The only relevant test of the validity of a hypothesis is comparison of prediction with experience.

So said the economist Milton Friedman.  At least the Internet says he said it. Must be true, right?

Anyways, before we turn the page to 2018, let’s take a look back at the predictions I laid out on January 2, 2017 for the employment law year. 

  • 2017 is going to be different. Very different it seems.  The USDOL nominee is an outgoing fast-food company CEO for starters.  He’ll bring a management perspective far different than the current administration.

Well, he didn’t last long. The DOL nominee never made it to the Department of Labor.  By February of 2017, he withdrew his name as a nominee.  Who would’ve predicted that?

But the replacement nominee came from a similar management-side background. As such, he’s brought the expected change to the department.  And not surprisingly, 2017 has been very different indeed for employment law.  No overtime rules and a slowing down of other rulemaking as well.

All in all, a modest prediction and mostly met.

  • The biggest change we’ll see will come from the appointments to the National Labor Relations Board.  Expect the appointees to be management-friendly and roll back several decisions and rulings from the NLRB.  Those decisions, however, may take some time to work through however.

Well, this was spot on.  Admitted, it’s somewhat easy to predict because the NLRB is a nakedly-partisan group. The decisions that come from the NLRB are more political than almost any other agency — and change from administration to administration.  The appointments have, as expected, been management-friendly.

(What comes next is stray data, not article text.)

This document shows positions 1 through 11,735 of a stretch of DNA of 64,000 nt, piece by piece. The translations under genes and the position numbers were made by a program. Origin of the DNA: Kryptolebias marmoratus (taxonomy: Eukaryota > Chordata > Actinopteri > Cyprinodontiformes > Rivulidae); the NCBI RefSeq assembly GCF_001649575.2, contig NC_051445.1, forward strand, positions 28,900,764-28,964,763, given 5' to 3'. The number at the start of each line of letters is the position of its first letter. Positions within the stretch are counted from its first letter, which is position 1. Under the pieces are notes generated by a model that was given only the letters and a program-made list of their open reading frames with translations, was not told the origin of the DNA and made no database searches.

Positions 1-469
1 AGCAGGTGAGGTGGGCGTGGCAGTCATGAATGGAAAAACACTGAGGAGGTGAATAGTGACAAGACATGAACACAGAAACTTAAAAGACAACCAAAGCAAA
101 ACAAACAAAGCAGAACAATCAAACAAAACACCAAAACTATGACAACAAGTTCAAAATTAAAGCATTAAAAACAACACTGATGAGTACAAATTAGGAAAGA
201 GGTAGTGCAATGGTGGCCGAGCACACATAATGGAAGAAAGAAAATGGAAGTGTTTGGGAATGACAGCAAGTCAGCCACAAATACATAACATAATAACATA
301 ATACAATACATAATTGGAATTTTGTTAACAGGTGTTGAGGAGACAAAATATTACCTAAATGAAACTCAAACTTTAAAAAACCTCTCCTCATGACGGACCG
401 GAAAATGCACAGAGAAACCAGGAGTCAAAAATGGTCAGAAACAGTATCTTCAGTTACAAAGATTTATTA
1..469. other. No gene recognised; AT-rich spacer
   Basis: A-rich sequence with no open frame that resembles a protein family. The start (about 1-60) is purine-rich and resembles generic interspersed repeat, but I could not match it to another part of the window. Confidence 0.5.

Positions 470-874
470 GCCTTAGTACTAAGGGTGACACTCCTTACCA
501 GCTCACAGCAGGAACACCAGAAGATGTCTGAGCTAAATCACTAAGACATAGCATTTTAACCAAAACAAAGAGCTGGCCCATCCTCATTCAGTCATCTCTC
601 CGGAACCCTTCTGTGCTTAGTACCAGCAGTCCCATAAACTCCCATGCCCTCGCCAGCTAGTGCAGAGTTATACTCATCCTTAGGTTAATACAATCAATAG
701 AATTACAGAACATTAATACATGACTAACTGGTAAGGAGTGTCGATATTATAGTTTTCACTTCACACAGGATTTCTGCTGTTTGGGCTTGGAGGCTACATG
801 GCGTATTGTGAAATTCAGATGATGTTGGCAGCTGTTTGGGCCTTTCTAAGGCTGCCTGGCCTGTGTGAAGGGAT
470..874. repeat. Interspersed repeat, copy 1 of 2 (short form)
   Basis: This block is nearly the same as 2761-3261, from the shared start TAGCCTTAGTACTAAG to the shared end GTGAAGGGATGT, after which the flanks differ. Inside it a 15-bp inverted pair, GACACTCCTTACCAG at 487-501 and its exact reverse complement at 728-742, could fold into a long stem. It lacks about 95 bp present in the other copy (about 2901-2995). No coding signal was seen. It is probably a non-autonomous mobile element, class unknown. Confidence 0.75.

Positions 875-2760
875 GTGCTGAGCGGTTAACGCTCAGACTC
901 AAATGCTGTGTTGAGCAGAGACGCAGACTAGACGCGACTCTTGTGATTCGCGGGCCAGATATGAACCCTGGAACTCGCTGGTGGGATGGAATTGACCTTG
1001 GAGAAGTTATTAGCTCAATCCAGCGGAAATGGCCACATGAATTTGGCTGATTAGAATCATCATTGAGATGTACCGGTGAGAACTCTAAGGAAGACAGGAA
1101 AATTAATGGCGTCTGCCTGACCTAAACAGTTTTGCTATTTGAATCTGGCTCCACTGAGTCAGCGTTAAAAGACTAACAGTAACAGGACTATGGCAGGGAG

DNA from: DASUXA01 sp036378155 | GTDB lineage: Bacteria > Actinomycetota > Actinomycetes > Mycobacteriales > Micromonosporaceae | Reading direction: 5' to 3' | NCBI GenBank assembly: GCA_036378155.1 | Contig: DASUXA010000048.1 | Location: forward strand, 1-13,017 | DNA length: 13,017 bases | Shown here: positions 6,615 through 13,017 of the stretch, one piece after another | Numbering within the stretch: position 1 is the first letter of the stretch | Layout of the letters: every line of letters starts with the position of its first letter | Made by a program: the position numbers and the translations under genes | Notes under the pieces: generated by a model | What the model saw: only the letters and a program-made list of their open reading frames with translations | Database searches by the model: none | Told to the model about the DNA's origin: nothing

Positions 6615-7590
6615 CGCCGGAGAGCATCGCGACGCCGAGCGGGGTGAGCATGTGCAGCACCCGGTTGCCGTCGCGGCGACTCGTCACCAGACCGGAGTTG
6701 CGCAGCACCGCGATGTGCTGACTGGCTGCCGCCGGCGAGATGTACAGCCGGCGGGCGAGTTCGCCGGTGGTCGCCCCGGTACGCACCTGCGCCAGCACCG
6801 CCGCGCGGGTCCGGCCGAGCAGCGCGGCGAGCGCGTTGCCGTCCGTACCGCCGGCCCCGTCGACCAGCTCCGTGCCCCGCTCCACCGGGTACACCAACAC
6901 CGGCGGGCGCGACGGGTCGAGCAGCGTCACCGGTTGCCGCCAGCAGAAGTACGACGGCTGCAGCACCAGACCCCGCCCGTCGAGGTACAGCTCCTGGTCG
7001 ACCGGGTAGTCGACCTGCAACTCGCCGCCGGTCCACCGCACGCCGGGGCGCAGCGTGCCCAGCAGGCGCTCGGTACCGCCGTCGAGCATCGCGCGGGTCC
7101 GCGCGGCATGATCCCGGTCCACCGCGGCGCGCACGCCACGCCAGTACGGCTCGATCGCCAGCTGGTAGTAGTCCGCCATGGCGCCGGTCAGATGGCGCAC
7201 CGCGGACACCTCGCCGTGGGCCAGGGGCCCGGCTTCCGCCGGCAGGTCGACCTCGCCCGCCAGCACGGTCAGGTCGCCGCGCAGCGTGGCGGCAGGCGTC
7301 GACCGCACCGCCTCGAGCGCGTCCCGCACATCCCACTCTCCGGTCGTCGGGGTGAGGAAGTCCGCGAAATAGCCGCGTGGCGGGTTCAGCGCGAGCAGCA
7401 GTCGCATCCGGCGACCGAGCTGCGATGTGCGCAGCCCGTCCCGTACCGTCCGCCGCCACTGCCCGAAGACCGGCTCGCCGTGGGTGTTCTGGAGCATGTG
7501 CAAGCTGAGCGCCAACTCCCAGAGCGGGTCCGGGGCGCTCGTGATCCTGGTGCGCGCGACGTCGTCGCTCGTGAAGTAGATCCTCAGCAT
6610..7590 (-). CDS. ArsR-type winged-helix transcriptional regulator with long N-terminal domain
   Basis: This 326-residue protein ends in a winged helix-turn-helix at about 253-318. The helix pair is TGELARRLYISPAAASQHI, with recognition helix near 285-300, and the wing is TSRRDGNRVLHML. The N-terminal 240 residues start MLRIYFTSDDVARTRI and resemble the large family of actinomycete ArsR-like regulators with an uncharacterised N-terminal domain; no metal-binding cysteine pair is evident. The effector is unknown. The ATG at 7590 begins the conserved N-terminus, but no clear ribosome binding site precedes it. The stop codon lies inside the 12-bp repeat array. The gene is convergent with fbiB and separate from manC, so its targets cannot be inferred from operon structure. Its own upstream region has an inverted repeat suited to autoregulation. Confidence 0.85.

Moreover, it took a good bit of time for those decisions to work through the system. Indeed, arguably it was only last week that we saw the first major shifts as we recounted in a blog post earlier this week.

For this prediction, I think I can declare this one a success.

  • Federal increases to minimum wage or federal legislation on things like paid sick leave or employment law protection based on gender identity or sexual orientation also seem unlikely.

This too, seems on target.  There’s been no major federal legislation in the employment law area to come out of Congress despite the Republicans controlling both the House and the Senate.   While I’ll save the 2018 predictions for another day, I think it’s safe to say that we should expect more of the same in 2018.  Prediction met.

  • What happens at the U.S. Supreme Court is still up in the air as well, though don’t be surprised to see a return of a union dues or “agency fees” case.

It took until September, but the full Supreme Court took up the “agency fees” case again.  The court had deadlocked on the issue in early 2016 so it’s not a huge surprise to see it come back.  Oral argument is now scheduled for late February 2018 and a decision is expected by June.  Again, met this prediction.

So, all in all, a fairly modest list with some decent success.

What will 2018 have in store? Stay tuned!

Barring some major developments (or an urge to write), this will likely be the last post for 2017 as well.  I wish you, your workplaces and your familes (your real ones, not your workplace ones) a safe and warm holiday season, and a Happy New Year.